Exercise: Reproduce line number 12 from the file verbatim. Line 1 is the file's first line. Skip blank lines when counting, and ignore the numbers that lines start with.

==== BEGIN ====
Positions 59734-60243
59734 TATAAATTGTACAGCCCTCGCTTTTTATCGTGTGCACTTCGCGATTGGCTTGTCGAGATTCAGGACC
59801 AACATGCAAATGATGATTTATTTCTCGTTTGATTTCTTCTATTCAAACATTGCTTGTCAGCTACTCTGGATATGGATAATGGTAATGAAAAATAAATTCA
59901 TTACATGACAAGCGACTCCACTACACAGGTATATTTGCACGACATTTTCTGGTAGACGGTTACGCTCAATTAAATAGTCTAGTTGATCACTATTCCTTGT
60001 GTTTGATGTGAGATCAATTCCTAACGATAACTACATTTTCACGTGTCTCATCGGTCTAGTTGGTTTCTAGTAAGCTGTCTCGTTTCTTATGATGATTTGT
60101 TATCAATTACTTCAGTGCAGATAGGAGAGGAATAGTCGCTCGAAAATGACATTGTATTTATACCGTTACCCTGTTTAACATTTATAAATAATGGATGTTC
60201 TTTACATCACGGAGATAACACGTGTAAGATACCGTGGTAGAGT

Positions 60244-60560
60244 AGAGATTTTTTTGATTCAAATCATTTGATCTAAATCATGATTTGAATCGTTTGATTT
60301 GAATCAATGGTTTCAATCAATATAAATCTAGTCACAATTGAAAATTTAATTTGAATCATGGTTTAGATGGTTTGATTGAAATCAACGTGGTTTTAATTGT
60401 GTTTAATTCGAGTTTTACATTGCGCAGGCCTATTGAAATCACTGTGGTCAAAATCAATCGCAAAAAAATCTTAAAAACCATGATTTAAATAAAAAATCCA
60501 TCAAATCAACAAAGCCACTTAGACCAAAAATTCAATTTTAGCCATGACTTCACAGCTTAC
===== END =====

60501 TCAAATCAACAAAGCCACTTAGACCAAAAATTCAATTTTAGCCATGACTTCACAGCTTAC